Log4j JMS Appender Performance Results

Posted by on July 10, 2012
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We recently came across a throughput issue with the Log4j JMS appender.  We were working with a client who was seeing throughput throttled as they went to high transaction rates on a Java web application.  Analysis of the thread dumps showed that the threads were synchronized on the Log4j Logger object.  We came across Ming Yuan’s blog post about a throughput issue when using a Log4j JMS appender.  His post helped us resolve the issue with the client and got us interested in doing some testing on the throughput ourselves.  Below are the results of our testing.

Methodology

Our testing approach was to create a web application that spawned a number of threads and wrote to a JMS queue using one of two methods, Log4j JMS appender or straight Java APIs.  We ran the application using a varying number of threads and varying delays between writes to the JMS queue.  The test environment consisted of

The Application

The application consists of a servlet to configure the test parameters and start the test, a message generator, a message receiver, some status objects, and a test status servlet.  Each test execution requires that several parameters be configured from the application’s main page.  Here is a screen shot.

For each test, we configured the number of message generation threads to spawn, the number of messages that each thread will send before it shuts down, the amount of delay between each message publication, and the method to use for sending the message (either Log4J or native Java).  We also spawned a subscriber thread.  The subscriber thread makes the test more realistic and prevents the Topic from exceeding its quota size.  We give an amount of time to run the subscriber and a delay between each message receive to simulate processing time.  We could have used a more advanced approach to do the receiveing, but didn’t want to put in the effort.

The JMS implementation we used was a durable topic running in the same instance as the application, i.e. no remote communication.  Remote queues could easily be tested by changing the queue configuration.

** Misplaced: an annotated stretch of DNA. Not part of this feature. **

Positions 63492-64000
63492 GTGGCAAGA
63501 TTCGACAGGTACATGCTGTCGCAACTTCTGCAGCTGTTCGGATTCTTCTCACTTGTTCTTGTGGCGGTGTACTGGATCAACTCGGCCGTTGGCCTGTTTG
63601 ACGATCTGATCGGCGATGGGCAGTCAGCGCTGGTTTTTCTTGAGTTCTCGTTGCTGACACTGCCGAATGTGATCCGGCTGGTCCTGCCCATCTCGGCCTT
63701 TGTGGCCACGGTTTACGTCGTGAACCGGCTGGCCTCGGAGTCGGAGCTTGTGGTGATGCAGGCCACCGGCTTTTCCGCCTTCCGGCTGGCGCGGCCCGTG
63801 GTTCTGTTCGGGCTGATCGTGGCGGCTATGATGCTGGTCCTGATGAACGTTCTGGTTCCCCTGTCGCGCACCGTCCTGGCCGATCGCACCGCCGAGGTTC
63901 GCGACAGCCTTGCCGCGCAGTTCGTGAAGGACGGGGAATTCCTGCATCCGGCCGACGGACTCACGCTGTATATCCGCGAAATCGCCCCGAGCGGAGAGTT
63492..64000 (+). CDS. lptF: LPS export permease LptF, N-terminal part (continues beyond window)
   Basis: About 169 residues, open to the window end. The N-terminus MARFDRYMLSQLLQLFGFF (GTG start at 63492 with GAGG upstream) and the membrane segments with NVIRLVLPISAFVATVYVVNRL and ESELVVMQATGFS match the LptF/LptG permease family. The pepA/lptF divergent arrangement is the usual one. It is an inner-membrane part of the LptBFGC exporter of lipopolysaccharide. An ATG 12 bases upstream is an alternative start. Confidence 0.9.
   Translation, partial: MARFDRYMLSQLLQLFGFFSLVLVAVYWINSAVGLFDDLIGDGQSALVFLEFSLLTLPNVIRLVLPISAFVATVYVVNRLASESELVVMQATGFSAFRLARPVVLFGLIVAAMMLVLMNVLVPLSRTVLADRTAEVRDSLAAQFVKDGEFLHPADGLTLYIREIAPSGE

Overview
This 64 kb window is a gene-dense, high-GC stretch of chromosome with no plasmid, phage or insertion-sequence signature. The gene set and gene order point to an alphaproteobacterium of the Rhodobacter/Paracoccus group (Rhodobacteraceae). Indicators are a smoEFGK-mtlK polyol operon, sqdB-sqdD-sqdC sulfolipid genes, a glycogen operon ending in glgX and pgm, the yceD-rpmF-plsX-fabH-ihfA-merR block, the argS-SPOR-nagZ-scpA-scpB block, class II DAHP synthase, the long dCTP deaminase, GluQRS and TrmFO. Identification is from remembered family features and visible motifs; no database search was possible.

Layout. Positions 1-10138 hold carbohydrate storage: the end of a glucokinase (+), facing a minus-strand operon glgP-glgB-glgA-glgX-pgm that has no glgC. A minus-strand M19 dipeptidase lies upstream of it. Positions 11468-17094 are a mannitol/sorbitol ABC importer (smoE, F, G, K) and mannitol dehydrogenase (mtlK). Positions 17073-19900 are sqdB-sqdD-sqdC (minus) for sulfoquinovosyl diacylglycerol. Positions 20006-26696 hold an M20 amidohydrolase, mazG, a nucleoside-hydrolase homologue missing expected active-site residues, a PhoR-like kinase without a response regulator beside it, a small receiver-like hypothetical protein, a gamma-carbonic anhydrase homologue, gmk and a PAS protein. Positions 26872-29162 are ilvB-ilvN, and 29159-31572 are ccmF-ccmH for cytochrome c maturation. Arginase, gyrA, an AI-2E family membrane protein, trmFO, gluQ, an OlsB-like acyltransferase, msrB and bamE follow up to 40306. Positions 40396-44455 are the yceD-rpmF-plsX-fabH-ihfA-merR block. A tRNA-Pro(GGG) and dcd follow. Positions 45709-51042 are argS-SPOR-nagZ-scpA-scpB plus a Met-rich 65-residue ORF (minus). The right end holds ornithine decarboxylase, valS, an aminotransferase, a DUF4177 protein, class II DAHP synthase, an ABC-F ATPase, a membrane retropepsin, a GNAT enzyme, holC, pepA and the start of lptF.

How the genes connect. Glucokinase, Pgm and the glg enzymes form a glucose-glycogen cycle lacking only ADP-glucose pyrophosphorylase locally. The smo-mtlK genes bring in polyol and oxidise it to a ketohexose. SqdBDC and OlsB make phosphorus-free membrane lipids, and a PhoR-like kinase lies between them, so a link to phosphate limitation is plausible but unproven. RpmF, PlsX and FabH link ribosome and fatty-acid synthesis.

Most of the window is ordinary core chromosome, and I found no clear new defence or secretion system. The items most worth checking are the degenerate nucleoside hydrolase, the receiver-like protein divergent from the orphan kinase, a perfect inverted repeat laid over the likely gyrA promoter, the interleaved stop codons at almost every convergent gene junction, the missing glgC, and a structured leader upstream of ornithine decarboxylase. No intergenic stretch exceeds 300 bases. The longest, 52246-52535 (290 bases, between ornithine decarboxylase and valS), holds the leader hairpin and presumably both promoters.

The main classes are:

RunTest – Servlet that saves the test configuration and spawns the appropriate number of message generation threads and the subscriber thread.

MessageGenerator – extends the thread class.  This class instantiates the appropriate type of JMS appender being used for this test.  It then executes a loop for the configured number of iterations publishing a message to the JMS queue. There is a configured delay between publishing each message.  The message is a String, however it is put on the queue as an ObjectMessage.  This is because the Log4j appender can only put ObjectMessage types on the queue and we wanted to be consistent to reduce the number of variables.  The TextMessage type should serialize faster, but is not supported by the Log4j JMS appender.

Log4jJMSAppender – this is a very simple class because all of the JMS connection information is in the Log4j configuration file.  This is also where the performance issue with the Log4j appender is seen.  Each thread refers to the single instance of the Log4j JMS appender, and access to write to that appender is synchronized.  The message that is put on the queue is an ObjectMessage and is of type org.apache.log4j.spi.LoggingEvent.

NativeJMSAppender – this class looks more complicated than the Log4jJMSAppender, but it really just contains the same items that are in the Log4j configuration file.  The big difference in performance comes from the fact that each thread is creating its own session with the JMS service so the messages are published in parallel rather than synchronized through a single object.

MessageReceiver – this extends the thread class.  It subscribes to the test topic and pulls messages off of the topic.  It sleeps between each message for a configurable delay to simulate message processing time.  It runs for the configured duration of time.

TestStatus – this is a servlet that displays the status of the currently running test.  When the test is complete, it displays a button to run another test. 

Here is the source code for the application.  It is a zipped Eclipse directory: jms-test

The Results

The purpose of this testing effort was to determine the maximum throughput of each coding approach.  We ran numerous combinations of the number of publish threads, number of messages to publish, and the delay between each publish operation.   The basic results were always the same.  Native Java code was much faster than a Log4j appender, and there was a hard ceiling for the Log4j appender. 

The charts below show the tests that achieved the maximum throughput.  The Log4j JMS Appender had a very hard throughput limit of 300 messages per second with our configuration.  However, the native JMS code was able to achieve 33,238 message per second. 

 

The server we were using had significant amounts of processing power and memory.  Different bottlenecks may be encountered when running on a less powerful server.  The discussion thread about using an Asynch appender may be more of a factor on a server with less processing capacity.  We tested with both an Asynch Appender and a straight JMS Appender and the results were exactly the same.  This is because the throughput issue with Log4j was the synchronized access to the Logger object.  The creation of the ObjectMessage talked about in the thread discussion was not an issue on our server. 

Summary

The Log4j JMS Appender has an upper throughput limit in a multi-threaded environment because of synchronization on the Logger object.  If high throughput is needed, using straight Java code that creates a JMS session for each thread and writes in parallel is much faster, and not much more effort.



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